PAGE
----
Democrats have a problem talking about the economy. Exit polls from this week’s midterms showed that 70 percent of voters believe economic conditions are poor, and nearly two-thirds think the system favors the wealthy. One of the excuses you hear from party apologists is that it couldn’t really be any better: Severe financial crises, like the one we experienced in 2008, automatically lead to weak economic recoveries. Therefore, the country’s relative improvements over the past six years represent real progress, even if people aren’t feeling it.

President Obama has made this case. So has Bill Clinton. You can find a chart comparing post-Great Recession employment data to other financial crisis; by this metric, the administration’s record looks pretty solid. This theory has an intellectual pedigree, too. It comes from economists Carmen Reinhart and Kenneth Rogoff’s research, compiled in the book This Time is Different. Reinhart and Rogoff survey 300 years of economic history, and argue that during a financial crisis, when the supply of credit diminishes, the average country’s gross domestic product (GDP) plummets, and takes ten years to recover; in their model, political leadership makes little difference. But a new reassessment of Reinhart and Rogoff’s thesis, from a former member of Obama’s inner circle, suggest that they got it wrong.

Christina Romer, former chair of the Council of Economic Advisers, and her husband David, both professors at the University of California-Berkeley, have written a new paper that finds post-financial crisis declines in advanced countries to be “on average only moderate, and often temporary.” More important, they find tremendous variability between the aftermaths of extreme crises, with no pre-determined outcome that holds in every case.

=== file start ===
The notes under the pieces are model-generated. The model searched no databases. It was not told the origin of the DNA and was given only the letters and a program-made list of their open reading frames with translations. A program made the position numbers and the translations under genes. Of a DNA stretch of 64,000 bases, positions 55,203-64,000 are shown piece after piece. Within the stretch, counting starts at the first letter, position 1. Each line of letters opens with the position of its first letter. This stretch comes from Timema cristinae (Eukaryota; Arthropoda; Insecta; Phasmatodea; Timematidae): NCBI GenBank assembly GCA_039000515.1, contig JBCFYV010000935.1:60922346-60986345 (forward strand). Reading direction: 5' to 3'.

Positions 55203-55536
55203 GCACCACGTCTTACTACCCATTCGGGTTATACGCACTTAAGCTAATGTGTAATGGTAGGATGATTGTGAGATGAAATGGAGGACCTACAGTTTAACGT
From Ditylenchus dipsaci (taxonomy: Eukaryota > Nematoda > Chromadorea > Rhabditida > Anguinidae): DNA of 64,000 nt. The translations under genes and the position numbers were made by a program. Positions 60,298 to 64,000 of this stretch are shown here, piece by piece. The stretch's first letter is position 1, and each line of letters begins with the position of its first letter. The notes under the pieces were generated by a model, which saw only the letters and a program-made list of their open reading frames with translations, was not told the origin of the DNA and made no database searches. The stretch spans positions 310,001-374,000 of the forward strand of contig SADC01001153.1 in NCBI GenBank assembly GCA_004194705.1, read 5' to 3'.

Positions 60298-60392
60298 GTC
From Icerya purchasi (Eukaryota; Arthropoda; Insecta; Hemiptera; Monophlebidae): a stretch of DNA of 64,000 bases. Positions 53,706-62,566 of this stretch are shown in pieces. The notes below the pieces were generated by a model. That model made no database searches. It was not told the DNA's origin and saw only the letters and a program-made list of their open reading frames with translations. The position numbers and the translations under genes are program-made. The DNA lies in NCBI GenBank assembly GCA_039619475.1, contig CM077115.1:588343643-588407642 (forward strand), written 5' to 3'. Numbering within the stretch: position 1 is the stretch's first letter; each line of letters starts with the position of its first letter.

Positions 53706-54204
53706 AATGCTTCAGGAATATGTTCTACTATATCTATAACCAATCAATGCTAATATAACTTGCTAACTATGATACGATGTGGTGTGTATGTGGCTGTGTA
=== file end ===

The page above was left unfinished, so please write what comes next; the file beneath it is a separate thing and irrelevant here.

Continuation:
This completely upends the conventional wisdom, and puts the focus back on policymakers’ post-crisis response, rather than the supposedly unchangeable circumstances surrounding them. As Christina Romer told me in an interview, “Once you see that it is not inevitable, it really does lead you to say, ‘I want to be Sweden and not Japan.’”

Romer and Romer believe that previous studies suffered from too broad a survey of global financial crises. For instance, Reinhart and Rogoff’s claims of severe, prolonged downturns rely heavily on crises in emerging markets like East Asia and Argentina in the 1990s, as well as the chaos of the Great Depression. Advanced countries in the post-World War II period tend to have far better tools for handling a crisis, and they shouldn’t be lumped together with other cases. The harshness and stubbornness of financial crises themselves also differ widely, and should be weighted.

Finally, to make their case, Reinhart and Rogoff just measured the fall in GDP coincident with a financial crisis, whether it was attributable to it or not. For example, Reinhart and Rogoff find a big slump in Finland in the early 1990s, and blame financial distress for it. But Christina Romer points out that the dissolution of the Soviet Union, Finland’s main trading partner, produced much of the downturn. “The financial crisis doesn’t happen well over until halfway through fall in output,” Romer said. This significantly alters how we should read the results.

For their paper, Romer and Romer looked at contemporary data from 24 advanced countries from 1967-2007. They ranked the severity of financial crises in these countries, defined as a reduction in the supply of credit amid stressed bank balance sheets and rising loan defaults, on a scale from 0-15. To make this assessment, they consulted accounts of conditions from the Organizations for Economic Co-Operation and Development (OECD), cross-checking with annual central bank reports and Wall Street Journal articles from the time period. Having ranked the crises, from France in 1991 at the low end to Japan in 1998 at the high end, they then investigated their impact on industrial production and GDP.